New York State Court of Claims

New York State Court of Claims

SANKOFA v. THE STATE OF NEW YORK, #2005-030-034, Claim No. 107064


Case Information

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Signature date:
October 31, 2005
White Plains

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See also (multicaptioned case)

Abdallah K. Sankofa alleges in Claim Number 107064 that Defendant's agents at Green Haven Correctional Facility used excessive force while he was in their custody on November 1, 2002. Trial of the matter was held at Sing Sing Correctional Facility on October 17, 2005.

Claimant testified that on November 1, 2002 at approximately 5:45 p.m. he was part of a group of 30 inmates from A-Block being escorted by Officer Nagy to programs in the J-school in Building 12 at Green Haven. Claimant was on his way to the mosque for services. When his group approached the corridor area near J-School, some inmates from an escort moments earlier from B and C-Blocks still waited in the corridor across from the reception area. Although the better part of the group from B- and C-Blocks had been directed to proceed to the J-School gate when Claimant's group came to stand at the yellow line across from the reception area in the corridor, 12 or so inmates still remained from B- and C-Blocks.

told Claimant that Officer Mapes had already ordered J-School call-outs to line up behind the J-School gate. Based upon this information, Claimant and several others from A-Block walked toward the J-School gate. Then, Claimant averred, Officer Nagy "singled . . . [him] out of the group" and started questioning why he had crossed the yellow line. When Claimant tried to explain that Officer Mapes had told everyone going to J-School to move out, "Officer Nagy said: ‘I didn't tell you to move or anything like that; give me your ID card and everybody go back to behind the line.' So . . . [he] gave . . . [Officer Nagy his] ID card and lined up behind the line."
Thereafter, all the others going to J-School were directed to do so, but Claimant was directed to stay behind. He said that he waited alone for about 20 to 25 minutes in the hallway while another group going to Building 12 was allowed to go forward. Officer Mapes was around the corner "she couldn't even see . . . [him]," but told him to wait when he said that he was going to go back to the block. After Officer Mapes told him to wait, Claimant asked to see a sergeant but was told by the officer that he "didn't need to see a sergeant." After a further period of waiting, he then saw Officers Nagy and Strack coming down the hallway. Officer Strack walked "right by . . . [him] into the reception room," while Officer Nagy spoke with Claimant, saying "why are you disrespecting me" as Claimant continued to explain that Officer Mapes had directed the earlier movements. Officer Nagy then said "are you gonna let me talk?" and "let's go to the reception area to talk."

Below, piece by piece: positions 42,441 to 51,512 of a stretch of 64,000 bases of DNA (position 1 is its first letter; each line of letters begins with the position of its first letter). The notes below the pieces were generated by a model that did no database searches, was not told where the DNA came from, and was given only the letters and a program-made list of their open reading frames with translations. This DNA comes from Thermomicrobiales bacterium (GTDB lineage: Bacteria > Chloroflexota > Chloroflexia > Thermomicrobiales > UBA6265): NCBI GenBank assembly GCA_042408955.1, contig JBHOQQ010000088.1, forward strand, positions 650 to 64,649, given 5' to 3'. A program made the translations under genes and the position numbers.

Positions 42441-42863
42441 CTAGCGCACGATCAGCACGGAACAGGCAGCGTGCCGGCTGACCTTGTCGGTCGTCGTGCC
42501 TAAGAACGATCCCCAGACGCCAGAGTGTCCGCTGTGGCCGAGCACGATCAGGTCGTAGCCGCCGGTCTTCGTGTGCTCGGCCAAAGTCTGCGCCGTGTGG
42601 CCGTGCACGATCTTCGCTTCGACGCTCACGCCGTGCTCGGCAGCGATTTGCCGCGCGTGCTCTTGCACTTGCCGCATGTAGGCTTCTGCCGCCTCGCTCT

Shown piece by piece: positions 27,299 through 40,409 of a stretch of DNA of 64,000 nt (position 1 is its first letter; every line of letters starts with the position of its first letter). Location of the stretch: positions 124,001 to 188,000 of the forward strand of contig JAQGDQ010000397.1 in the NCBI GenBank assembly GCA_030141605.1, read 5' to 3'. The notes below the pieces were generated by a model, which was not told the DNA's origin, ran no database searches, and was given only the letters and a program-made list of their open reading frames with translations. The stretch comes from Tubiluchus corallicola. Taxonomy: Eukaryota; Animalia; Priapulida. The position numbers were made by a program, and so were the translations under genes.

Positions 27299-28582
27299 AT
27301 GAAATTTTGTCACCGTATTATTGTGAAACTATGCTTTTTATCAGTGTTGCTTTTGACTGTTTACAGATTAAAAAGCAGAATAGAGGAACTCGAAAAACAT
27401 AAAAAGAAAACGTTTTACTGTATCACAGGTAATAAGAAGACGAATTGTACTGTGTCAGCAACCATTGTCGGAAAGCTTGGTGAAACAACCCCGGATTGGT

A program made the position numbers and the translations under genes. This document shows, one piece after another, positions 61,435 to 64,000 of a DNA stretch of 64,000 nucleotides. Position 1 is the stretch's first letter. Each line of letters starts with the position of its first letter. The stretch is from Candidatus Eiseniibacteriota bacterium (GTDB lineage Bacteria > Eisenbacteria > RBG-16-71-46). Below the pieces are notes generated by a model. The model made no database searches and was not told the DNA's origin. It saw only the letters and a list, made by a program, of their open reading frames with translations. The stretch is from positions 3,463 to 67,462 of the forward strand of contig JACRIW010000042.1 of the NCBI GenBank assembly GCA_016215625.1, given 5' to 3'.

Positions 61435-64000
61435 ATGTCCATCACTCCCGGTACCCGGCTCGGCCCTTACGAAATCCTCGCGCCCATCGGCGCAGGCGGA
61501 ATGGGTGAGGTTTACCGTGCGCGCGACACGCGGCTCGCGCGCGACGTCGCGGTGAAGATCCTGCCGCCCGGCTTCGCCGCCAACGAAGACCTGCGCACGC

In the reception room, Officer Nagy directed Claimant to take off his coat, empty his pockets, and then ordered him to enter a smaller room or office off the reception room. Officer Nagy directed that Claimant put his hands against the wall - which he did - and then conducted a "pat/frisk" of Claimant. "The next thing you know Officer Strack came in and started cursing and screaming at . . . [Claimant]; and the next thing you know Officer Strack just swung at . . . [him] hitting . . . [him] in the back of the head."

Claimant said he rolled himself up into a fetal position, and then Officer Nagy came and started kicking him. Claimant said he was now on the floor in the corner while Officer Strack punched him and Officer Nagy kicked him. A third officer came in - whose name he did not recall - from one of the reception areas. They put handcuffs on Claimant behind his back, and Officer Strack continued to elbow him in his back. More officers came, including a sergeant, who asked what was going on. Thereafter, Claimant was "taken to medical" where photographs were taken [Exhibits 1A-E], he spoke with a lieutenant, and was then transported "to the box."

The Court notes that there appears to be a bruise at his top left temple in at least one photograph [Exhibit 1D] as well as some kind of marking on his back in another [Exhibit 1A]. Otherwise, the photographs are not particularly clear.